Buster Crabbe

Discussion in 'Current Affairs' started by seafarer1939, Nov 29, 2007.

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  1. Noticed all the speculation in the papers recently as more and more speculate, so now it's my turn.
    Had a boozy diver oppo once[I'm not a diver] and when in his cups he told me Crabbe had lost his life whilst defusing oyster mines left over from WW2 hence the head and arms missing as the mines are small[I know nothing about mines]
    Took no notice except next day he rounded on me and asked if he mentioned anything re.Crabbe.
    After I told him what he said he swore me never to repeat it to anyone as he would be in for it.
    After 45 years I think I can let it go,makes more sense than some of the wild stories going about.
    Why would anyone want to lay charges on a visiting warship,inspect it maybe but some-one out there knows.
    Don't want to break any secret acts though so, be careful out there!
     
  2. Seaweed

    Seaweed War Hero Book Reviewer

    Oyster mines I believe were pressure-actuated ground mines introduced by the Hun off Normandy in 1944 and a nasty un-sweepable surprise they were too. But how does this tie in to Crabbe's widely recorded disappearance during the Ordzhonokidze(?sp) visit? A part of the story is that someone who had seen Crabbe naked said later that the headless body wasn't Crabbe's.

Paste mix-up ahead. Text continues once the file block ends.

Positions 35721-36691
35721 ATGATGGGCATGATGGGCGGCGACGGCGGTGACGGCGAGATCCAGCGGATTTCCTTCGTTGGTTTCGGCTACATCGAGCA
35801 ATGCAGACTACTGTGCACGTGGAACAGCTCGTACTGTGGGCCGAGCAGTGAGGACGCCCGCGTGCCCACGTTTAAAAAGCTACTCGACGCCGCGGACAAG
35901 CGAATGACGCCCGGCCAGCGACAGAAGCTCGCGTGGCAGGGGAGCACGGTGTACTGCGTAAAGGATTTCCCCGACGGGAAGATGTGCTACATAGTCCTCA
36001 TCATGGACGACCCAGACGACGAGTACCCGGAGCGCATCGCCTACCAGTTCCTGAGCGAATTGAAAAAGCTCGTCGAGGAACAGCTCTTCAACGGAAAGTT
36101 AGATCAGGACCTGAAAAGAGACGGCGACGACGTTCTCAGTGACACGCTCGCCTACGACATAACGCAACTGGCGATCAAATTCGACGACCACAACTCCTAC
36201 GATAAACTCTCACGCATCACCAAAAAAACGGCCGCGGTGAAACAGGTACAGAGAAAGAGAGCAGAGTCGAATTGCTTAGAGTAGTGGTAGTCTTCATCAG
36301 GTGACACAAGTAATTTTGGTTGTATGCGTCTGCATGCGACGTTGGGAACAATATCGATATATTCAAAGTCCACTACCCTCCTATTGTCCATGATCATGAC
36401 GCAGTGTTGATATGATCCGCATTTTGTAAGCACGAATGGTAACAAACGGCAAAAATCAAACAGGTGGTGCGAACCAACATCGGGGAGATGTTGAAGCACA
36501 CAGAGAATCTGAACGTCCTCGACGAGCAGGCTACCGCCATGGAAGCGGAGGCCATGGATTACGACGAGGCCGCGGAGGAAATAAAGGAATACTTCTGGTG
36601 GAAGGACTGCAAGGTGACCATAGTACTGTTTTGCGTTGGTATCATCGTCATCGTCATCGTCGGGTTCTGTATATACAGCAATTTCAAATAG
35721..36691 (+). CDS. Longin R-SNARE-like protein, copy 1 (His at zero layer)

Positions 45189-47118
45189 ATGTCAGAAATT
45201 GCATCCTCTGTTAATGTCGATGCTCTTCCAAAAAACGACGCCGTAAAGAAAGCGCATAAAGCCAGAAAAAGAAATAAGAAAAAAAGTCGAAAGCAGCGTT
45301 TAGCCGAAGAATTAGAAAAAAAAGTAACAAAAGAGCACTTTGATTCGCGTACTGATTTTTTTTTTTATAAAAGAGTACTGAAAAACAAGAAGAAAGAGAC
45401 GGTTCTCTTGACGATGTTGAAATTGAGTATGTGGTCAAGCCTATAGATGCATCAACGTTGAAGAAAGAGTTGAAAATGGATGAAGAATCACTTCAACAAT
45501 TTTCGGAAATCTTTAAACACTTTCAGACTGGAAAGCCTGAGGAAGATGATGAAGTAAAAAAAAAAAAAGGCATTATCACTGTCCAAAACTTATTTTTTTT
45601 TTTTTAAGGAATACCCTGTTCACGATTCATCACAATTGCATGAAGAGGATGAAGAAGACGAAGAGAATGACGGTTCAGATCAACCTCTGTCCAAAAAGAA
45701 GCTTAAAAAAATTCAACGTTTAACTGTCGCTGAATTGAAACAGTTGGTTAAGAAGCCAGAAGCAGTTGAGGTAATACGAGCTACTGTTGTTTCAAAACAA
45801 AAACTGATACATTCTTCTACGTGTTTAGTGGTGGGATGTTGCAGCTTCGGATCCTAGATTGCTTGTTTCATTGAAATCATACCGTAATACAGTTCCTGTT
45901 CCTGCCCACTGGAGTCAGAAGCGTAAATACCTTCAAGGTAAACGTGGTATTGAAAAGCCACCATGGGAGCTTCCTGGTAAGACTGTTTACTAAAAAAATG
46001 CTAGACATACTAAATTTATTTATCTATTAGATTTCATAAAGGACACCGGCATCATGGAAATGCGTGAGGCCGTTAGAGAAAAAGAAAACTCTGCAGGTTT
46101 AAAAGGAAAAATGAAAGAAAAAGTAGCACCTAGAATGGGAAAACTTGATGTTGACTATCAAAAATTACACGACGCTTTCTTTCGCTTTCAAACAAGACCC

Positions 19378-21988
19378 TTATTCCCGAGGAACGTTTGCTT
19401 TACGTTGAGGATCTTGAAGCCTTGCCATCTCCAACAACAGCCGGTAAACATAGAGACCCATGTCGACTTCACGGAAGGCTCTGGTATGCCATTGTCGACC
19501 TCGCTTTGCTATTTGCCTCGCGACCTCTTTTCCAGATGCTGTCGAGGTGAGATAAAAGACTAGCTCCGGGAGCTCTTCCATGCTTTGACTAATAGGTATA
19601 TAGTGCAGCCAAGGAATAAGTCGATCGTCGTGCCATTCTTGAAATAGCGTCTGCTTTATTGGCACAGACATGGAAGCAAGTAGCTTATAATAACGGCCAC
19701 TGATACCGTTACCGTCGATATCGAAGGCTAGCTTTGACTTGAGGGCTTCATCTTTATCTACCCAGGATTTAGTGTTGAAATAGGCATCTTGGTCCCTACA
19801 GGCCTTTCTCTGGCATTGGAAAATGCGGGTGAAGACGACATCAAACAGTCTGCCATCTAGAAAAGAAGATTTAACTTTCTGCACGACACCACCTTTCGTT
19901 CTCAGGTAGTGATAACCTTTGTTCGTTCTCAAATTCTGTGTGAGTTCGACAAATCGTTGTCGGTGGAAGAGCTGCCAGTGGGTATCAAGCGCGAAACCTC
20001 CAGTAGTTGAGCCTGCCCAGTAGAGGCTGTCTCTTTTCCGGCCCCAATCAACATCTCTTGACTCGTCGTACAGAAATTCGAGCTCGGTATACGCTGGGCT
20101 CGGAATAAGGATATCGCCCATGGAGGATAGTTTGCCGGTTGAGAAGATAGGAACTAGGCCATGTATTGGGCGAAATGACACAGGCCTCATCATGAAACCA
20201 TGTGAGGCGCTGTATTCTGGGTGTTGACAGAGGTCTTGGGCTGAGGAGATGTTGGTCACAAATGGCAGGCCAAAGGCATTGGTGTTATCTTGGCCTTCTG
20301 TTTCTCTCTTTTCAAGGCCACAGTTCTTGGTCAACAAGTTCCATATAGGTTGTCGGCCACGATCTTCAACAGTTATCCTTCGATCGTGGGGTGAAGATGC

3. First of all, Cdr Lionel Kenneth Philip Crabb OBE GM RNVR (no 'e' on the end) was known as Lionel although his close friends called him 'Crabbie'. The nickname 'Buster' was an invention of the media after the similarly named silent movie actor.

    A German oyster pressure mine lay on the bottom of the sea and could sink a ship several tens of metres above it so it was capable of doing much more than just removing a diver's head and hands. In fact, Crabb's body, clad in a dry suit that left his head and hands exposed, rolled around the rocky seabed off Portsmouth for 14 months, subject to the appetites of crustaceans and other fish, so it is hardly surprising the head and hands were missing when it was recovered.

    Much of what you read about Crabb is myth. For the most accurate version of his life and career to date, read the newly released biography called 'The Final Dive' by Don Hale. This 260 page hard back contains several photos and illustrations and is published by Sutton Publishing (ISBN 9780750945745). It is available direct from the publisher for £19.99 via this link but copies are also available from Amazon.co.uk at discount prices via this link. And before you ask, no, I am not on commission.
     
  4. As I said I know nothing about it except,up pops a russian seaman last week saying he cut Crabbes throat whilst suprising him inspecting the hull.
    I don't buy it,if found why kill him?besides Pompey has enough underwater photographing devices placed under the harbour[plus other things] never to use a diver to inspect a hull.
    Some-ones not telling the truth but I don't buy the ruskies killing him.
     
  5. I think more than likely he died of co2 poisoning or anoxia.He may of used a closed circuit o2 set on demand to avoid detection. If he was not fully worked up in that gear before the dive . Given his age and fitness at the time, probably the most likely course of death.
    But then thats not as good as the pub story
     

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